Felix didn’t only replace parts that wore out or broke and also added a few upgrades, such as the Supernova M99 MINI on the handlebars allowing him to ride long into the night. He also installed the Sahmurai S.W.O.R.D. tubeless repair kit in his bar ends and he put on a set of Renthal Push-On soft grips. To achieve optimal performance on the fork, Felix upgraded the RockShox Pike with a Deaneasy ABS fork tuning kit. We’ll go into the details of the kit, what it does and who it’s for in the next instalment.
Total cost of broken parts approx. € 742
Specialized Alloy Low Rise Handlebar (€ 52), Specialized Phenom Comp (€ 93), 2x Specialized Butcher GRID (approx. 90 €), GX Eagle Cassette (€ 220), GX Eagle Chain (€ 32), 2 x CODE brake pads (€ 15), Selle Italia Carbonio Superflow (€ 240)
Replacements Handlebar, saddle (crash), Selle Italia Carbonio Superflow (€ 240), chain, cassette, tires, 2 x rear brake pads, Roval Traverse Fattie 29 rear
Service/Upgrades Renthal Push-On Soft grips, WTB Trail Boss Tough on the rear, WTB Vigilante High Grip up front, Supernova M99 MINI headlight, DeanEasy ABS fork tuning kit in the PIKE, Sahmurai S.W.O.R.D.
Kilometres 1736 km
Duration 6 months
Review Specialized Turbo Levo Expert review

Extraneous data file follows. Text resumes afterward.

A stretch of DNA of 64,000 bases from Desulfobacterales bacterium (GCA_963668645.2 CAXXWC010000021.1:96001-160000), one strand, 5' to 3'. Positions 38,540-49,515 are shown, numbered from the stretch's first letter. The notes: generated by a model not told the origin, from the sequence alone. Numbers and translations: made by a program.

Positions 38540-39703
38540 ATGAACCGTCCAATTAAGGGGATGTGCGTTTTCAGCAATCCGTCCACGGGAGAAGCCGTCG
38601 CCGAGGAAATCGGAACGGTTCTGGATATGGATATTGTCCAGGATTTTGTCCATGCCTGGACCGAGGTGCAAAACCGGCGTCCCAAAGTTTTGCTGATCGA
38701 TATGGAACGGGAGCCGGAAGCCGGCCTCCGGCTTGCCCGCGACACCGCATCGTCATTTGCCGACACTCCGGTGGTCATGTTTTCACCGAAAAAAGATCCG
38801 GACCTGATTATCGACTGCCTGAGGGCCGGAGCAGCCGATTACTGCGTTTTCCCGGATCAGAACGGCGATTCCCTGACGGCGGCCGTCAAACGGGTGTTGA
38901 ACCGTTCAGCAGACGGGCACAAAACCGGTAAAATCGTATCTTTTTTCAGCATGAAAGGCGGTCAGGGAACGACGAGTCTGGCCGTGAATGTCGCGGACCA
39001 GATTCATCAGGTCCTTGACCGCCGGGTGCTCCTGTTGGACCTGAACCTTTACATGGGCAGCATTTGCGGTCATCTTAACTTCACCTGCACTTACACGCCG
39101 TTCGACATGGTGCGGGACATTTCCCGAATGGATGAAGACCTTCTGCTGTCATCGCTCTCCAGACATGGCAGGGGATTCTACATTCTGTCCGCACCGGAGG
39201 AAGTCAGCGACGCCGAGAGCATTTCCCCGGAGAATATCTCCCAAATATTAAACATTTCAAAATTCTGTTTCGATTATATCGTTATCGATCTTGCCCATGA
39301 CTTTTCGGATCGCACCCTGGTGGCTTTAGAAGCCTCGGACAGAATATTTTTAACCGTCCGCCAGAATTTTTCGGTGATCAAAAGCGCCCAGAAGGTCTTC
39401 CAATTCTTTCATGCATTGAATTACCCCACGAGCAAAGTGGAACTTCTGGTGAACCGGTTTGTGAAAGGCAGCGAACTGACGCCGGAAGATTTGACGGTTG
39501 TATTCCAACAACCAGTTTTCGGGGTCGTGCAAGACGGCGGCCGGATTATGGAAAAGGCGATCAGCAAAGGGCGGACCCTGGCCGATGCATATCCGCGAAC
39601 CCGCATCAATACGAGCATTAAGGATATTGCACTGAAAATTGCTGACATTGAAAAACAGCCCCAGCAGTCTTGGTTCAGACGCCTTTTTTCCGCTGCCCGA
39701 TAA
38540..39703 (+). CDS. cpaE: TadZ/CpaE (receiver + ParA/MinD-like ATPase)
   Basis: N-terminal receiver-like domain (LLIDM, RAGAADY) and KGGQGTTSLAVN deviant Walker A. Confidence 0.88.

Canyon Spectral:ON 7.0 WMN – Sarah
Compared to Felix’s Specialized, Sarah’s Canyon Spectral:ON is doing a lot better. While Sarah rides her eMTB much more gently, she certainly hasn’t been riding less! Thanks to her regular commute and after-work rides, Sarah is scratching at the 1,000 km mark after only 3 months. Considering that, the bike is in surprisingly good nick. To be honest, it’s still in perfect condition! Take it out of the box, put it together and ride off: it doesn’t take much more than that when you buy a bike from Canyon. The bike arrives in its box almost completely pre-assembled – all you have to do is attach the bars, install the battery and wheels, set up the bike and go.
We’re keen to see how Sarah carries on and we hope that her Spectral:ON remains as trouble-free as it has been so far.